He only improved marginally as a sophomore. - Athlon Sports
Promising big m[a]n. . .Courtney Sims. . . fell apart. and Should bounce back after rough soph. year. - Lindy's
Sims. . .must be more consistent. - Street & Smith's
I think the last comment is the only accurate one here, and it seems to me that Sims received a lot of undeserved criticism this offseason. How can you not like a post player who increases his shot attempt rate while hitting 60% of his shots, gets to the line fairly often and makes 70% there, improves his rebounding, and is one of the better shot blockers in the conference? The only "marginal improvement" for Sims was in his playing time - 22 mpg as a freshman, then 23 mpg as a sophomore. It reminds me of Horton's "disappointing" sophomore year - people too often let per game averages be the major factor in how they perceive a player. "Oh, only 9.8 ppg and 5.2 rpg this year. . .what happened to this guy?"
Sims deserves a quick comparison to highlight how un-rough his numbers really were. I'll compare the 04-05 seasons of Sims and Terence Dials (Ohio State), when both players were 21.
Dials clearly deserves some credit for maintaining his performance level at a higher possession usage, and for the lower turnover rate, but why is it that players with such similar numbers are viewed so differently? Dials is seen by many as first team all-Big Ten this year, but Sims is more or less a bust. Considering that the two centers were also very similar (statistically) as 20 year olds, I won't be surprised if Sims can match Dials again this year, though his playing time will dictate much less gaudy per game numbers.
I shouldn't neglect the consistency issue - Sims scored 12 or more points 12 times, but had 13 games where he scored 6 or fewer. That's the definition of up and down. Brian tells me that Sims is often rendered ineffective against more physical defenders, and ends up on the bench for long stretches against teams that possess them. But when I looked a little closer, I had a hard time being persuaded. I divided the conference into teams that I thought were either bad or good post defenders, based mainly on who the starters were. The bad teams were Iowa, Northwestern, Penn State, and Purdue. In eight games against that group, Sims scored 15.5 pts / 40 min. In nine games against the rest, he averaged 17 pts / 40 min. That leads me to think that a major factor in his "inconsistency" is simply playing time.
OK, moving on. . . . .
Petway is one of the conference's better rebounders and shot blockers, which is a combination that is less likely than one might realize. He finished sixth in Rb% and fourth in Blk2% - no one else among the top ten rebounders was close to his block rate, and no other top ten shot blocker (save James Augustine) had a rebound rate even in the neighborhood. Many shot blockers compromise their rebounding position when they go after someone's shot; Petway has the quickness and extraordinary leaping ability to man both stations. Offensively, he contributes mainly by rebounding, and his dunking skills ensure that he's a high percentage shooter. If he stayed out of foul trouble, I'd be tempted to feed him some of Brown's minutes. Petway will be academically ineligible for the fall semester, and I'm interested to see what impact that has on Michigan's defense.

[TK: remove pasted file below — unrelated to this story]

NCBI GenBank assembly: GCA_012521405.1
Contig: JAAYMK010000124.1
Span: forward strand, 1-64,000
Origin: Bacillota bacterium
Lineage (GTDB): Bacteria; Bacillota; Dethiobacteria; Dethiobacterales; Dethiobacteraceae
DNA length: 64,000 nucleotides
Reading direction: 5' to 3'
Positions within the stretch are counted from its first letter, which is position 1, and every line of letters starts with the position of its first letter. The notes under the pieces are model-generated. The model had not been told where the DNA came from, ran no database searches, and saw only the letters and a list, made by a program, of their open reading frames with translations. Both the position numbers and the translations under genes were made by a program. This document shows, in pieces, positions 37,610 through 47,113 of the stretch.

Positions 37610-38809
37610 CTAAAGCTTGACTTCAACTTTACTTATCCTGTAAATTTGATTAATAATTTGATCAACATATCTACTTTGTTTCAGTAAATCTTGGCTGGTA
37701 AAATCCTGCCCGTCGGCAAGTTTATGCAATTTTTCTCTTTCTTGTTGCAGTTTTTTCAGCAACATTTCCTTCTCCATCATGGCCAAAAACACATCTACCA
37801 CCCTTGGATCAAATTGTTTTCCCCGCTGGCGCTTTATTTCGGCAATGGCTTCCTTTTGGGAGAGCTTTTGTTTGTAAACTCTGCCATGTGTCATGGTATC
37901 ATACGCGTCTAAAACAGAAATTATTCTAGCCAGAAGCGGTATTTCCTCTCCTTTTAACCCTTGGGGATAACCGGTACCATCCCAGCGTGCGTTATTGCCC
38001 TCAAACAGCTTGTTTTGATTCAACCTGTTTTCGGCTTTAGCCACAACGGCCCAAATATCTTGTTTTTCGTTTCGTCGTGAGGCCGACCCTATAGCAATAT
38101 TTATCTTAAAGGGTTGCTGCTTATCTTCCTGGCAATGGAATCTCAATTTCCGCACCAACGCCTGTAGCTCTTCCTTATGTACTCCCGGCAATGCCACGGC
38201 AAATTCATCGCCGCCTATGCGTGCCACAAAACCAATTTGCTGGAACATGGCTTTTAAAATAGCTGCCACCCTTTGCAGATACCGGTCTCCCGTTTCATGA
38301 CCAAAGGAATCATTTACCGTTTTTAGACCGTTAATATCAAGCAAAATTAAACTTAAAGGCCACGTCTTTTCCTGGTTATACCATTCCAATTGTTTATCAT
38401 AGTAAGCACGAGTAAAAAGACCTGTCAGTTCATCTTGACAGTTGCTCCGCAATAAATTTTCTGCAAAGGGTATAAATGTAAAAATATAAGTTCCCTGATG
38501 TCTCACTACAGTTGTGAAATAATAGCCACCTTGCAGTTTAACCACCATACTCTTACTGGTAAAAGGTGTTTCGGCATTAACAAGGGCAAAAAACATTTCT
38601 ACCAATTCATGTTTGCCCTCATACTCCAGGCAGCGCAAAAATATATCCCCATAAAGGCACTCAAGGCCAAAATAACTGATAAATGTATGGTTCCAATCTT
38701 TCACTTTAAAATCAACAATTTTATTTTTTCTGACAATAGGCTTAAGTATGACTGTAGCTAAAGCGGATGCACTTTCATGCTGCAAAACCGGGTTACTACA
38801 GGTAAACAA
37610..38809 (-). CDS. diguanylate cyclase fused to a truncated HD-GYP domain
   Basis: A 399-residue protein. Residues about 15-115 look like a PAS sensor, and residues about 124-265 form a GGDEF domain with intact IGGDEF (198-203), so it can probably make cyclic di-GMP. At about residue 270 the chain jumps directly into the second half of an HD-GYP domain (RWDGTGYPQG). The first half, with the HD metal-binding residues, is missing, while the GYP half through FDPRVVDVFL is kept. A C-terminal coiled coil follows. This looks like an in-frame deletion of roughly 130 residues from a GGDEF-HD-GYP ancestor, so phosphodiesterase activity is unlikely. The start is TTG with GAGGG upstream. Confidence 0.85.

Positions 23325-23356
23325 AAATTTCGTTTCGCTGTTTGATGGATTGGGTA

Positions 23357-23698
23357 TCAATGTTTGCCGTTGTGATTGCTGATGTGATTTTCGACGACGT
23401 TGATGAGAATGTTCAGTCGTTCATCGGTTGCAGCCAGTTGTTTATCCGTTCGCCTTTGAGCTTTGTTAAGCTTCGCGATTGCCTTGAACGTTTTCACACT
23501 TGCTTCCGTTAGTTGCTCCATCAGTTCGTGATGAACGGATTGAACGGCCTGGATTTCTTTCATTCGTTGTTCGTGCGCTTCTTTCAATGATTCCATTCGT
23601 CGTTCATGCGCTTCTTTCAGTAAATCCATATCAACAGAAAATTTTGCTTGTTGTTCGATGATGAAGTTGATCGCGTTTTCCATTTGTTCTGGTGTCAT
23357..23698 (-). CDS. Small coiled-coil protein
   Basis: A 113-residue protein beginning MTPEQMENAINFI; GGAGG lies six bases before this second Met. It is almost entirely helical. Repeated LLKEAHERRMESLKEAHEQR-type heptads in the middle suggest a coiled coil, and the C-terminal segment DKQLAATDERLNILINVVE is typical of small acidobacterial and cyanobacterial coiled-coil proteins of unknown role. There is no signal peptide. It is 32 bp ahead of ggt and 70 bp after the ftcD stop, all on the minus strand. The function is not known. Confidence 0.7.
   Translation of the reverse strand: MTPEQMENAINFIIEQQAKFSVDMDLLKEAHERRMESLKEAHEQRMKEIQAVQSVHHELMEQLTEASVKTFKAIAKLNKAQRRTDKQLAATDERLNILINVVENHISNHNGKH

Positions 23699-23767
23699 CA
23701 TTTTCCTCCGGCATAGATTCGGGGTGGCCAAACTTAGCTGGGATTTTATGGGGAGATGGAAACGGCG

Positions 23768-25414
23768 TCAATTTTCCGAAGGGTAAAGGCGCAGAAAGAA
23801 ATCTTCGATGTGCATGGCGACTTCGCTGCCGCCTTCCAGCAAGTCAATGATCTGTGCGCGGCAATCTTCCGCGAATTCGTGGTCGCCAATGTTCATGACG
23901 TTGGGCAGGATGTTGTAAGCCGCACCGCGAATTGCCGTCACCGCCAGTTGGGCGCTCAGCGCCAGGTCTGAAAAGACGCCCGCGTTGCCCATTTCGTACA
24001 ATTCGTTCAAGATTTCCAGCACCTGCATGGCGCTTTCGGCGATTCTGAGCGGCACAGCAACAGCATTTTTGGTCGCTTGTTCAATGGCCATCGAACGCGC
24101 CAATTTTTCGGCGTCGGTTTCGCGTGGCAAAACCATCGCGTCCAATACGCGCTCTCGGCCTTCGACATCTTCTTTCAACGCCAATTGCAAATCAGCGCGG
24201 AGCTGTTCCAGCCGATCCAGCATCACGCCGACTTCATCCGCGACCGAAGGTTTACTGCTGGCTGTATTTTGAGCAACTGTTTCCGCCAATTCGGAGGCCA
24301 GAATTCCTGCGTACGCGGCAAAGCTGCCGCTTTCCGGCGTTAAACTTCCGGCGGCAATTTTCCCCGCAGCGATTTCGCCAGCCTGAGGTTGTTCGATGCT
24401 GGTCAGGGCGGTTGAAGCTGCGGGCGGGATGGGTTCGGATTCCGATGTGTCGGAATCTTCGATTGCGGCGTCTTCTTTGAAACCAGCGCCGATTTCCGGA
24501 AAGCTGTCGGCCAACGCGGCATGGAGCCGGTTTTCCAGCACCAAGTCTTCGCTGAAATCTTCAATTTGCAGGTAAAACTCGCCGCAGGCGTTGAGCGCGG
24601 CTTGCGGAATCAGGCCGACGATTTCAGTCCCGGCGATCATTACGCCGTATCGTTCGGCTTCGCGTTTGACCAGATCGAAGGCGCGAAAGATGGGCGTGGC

Guard / Forward
I'm sure Tommy Amaker never expected a scenario where Coleman would finish second on the team in minutes played as an 18-year old freshman, but he had no alternative after the losses of Horton and Abram. The experience shouldn't hurt Coleman, but he needs to make some major progress if he wants big minutes on this year's team. The three point shooting was pretty poor for someone specializing in the shot, and the rebounding was among the worst in the conference.
Guard / Forward
Shepherd has gotten some attention for his size, athleticism, and scoring ability, and should compete with Coleman to provide depth at the wing. Price sounds like he needs time to gain some mass before contributing, and Smith could fill in at point guard when needed. Again, I recommend mgoblog for information on the incoming class.
Tuesday, October 18, 2005
Checking The Calendar
It's been a few days since I finished my last team preview. They seem to be well-received so far, and have been fun to work on, so I plan to have another done tomorrow and hopefully one more before the end of the week. The original goal was to get through the conference before exhibition games started, but it appears that my preview-every-three-days or so pace isn't going to allow me to finish before that first week of November. If I maintain this twice-per-week schedule, I'll at least be done before any regular season games start. Other upcoming events worth marking your calendar for -
October 22 - A lot of Hawkeye fans are getting pumped up for Black Out Saturday (the home football game with Michigan), but my anticipation is instead building for the Black & Gold Blowout. To me, it's the official start of the basketball season, because it's the first chance to see the team running up and down the court in 5-on-5 action. It's also where I took the picture that sits atop this blog.
October 25 - While Lindy's, Street & Smith's, Athlon Sports and innumerable amateurs provide interesting previews for the season ahead, they are a mere warmup for the annual Blue Ribbon Yearbook, which ships one week from today. Given my insatiable appetite for all things college basketball, and after reading Chris West's assessment of basketball annuals, I can't wait to get my hands on a copy. You can pre-order yours here.
November 3 - The season finally kicks off with the first of two exhibition games. It's only 16 days away. . . . .